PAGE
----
Some 1,5 years ago, I wrote a really basic article about Pupy (an open source RAT). In an on-site CTF I participated in yesterday, I found it quite useful in a challenge that required dumping NTLM hashes of a Windows user.
Lately, I had to crack an RDP password for a known user in an on-site CTF. In this post, I will explain how I solved this challenge.
As the title of the challenge suggests, we are dealing with a simple Vigenere Cipher here. In Vigenere, each character of the plaintext is shifted using a key. Using a lookup table such as the one given in the description, each letter of the plaintext will be ciphered using the according character of the key. Deciphering goes the same.
After connecting, a prompt asking for the flag was displayed. After entering an incorrect flag, it would simply return “Nope\n” and quit. What I noticed after submitting the flag starting with RC3-2016, is that it took the server much longer to respond. After trying it some times more from different machines (also remotely), this behavior seemed to be consistent.
First step, of course, is downloading the files. Turned out it was only an apk file called youtube.apk. APKs are just an archive, and can thus be extracted easily. Let’s try that:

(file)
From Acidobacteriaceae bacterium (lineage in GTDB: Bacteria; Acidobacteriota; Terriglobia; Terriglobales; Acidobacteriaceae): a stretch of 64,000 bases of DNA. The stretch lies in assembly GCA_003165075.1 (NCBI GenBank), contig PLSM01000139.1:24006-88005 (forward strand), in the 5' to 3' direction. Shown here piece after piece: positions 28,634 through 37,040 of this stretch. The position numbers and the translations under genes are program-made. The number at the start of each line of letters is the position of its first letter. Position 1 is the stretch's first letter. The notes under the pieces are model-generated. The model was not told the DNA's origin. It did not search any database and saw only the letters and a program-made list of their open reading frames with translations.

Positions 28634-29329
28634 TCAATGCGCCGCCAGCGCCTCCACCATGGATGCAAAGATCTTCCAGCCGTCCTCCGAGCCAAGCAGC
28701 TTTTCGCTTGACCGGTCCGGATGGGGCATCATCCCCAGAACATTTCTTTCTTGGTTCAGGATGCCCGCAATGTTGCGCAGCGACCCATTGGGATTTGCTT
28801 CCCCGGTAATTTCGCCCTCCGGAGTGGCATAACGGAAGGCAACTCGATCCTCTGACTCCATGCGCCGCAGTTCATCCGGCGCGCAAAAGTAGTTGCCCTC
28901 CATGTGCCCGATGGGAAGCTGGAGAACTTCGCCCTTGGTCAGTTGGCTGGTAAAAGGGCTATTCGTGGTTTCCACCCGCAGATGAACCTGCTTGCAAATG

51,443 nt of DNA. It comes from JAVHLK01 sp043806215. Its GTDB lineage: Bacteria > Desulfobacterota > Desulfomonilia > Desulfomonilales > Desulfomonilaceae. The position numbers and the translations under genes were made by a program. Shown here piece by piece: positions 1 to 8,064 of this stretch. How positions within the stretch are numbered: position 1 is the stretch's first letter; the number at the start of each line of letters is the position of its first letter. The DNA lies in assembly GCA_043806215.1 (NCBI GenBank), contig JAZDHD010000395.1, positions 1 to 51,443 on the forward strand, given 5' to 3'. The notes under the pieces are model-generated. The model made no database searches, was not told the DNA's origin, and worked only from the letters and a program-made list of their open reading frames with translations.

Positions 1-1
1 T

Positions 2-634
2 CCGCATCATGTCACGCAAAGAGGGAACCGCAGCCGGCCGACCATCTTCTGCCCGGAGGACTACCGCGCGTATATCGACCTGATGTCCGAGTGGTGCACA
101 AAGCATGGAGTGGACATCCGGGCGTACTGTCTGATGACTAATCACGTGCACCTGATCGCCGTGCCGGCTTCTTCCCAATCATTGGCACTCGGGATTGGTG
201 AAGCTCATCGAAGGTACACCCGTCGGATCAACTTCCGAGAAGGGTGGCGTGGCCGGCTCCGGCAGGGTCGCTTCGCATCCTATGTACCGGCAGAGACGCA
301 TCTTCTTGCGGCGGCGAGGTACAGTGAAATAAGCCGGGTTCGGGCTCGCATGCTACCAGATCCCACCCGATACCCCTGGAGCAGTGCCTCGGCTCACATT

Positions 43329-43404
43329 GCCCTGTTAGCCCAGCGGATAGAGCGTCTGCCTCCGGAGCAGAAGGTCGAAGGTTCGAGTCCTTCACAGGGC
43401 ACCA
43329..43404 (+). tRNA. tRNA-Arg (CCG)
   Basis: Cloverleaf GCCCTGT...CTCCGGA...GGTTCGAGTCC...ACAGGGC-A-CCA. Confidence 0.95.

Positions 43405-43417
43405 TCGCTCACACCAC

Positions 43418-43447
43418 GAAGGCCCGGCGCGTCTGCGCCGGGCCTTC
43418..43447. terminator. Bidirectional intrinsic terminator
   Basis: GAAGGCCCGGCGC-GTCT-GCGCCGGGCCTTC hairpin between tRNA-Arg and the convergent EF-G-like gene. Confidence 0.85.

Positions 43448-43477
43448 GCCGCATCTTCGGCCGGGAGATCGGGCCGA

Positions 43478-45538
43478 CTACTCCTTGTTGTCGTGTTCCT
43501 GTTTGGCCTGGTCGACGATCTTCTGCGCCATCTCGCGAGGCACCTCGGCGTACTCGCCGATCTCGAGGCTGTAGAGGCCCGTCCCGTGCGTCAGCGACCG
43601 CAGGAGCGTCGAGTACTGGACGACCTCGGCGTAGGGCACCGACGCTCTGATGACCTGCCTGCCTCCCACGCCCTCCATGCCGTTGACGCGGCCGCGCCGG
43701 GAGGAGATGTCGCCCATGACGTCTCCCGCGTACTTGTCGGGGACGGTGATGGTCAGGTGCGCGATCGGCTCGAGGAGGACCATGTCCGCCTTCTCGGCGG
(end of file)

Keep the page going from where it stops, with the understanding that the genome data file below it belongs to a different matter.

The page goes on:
Let’s start by having a look at the website at the URL given in the description. Then, I saw that another image was requested through an additional GET request to the following URL. As it said that “we’re getting there”, I first thought there would have been something on the other end of the link, which turned out to be a Wordpress website. On second thought, this was outside the scope of the CTF environment, so hacking into there might not be a good idea.
After opening the website that was given with the challenge, I was presented a simple-looking website. Of course, I tried to log in with the credentials provided in the description. After logging in, there was only a text:
Have you ever found yourself determined to ‘finally figure something out’ about a specific topic, but giving up after reading Wikipedia pages that look too difficult to understand? Wikipedia has an answer to that.
There is an .rtf file. Considering that the title of this challenge is RTFspy, there must be something in this file. First, of course, I tried to open it in the regular way, but none of the programs I tried could open the file.
Just like I did with Canada – 1n51d3r’5 j0b and Germany – ch17ch47, I started grep’ing. As there was only one file, which was a pcap, I chose to first look for ASCII strings and then pipe the output to my grep command that looked for the string all flags started with, ‘h4ck’.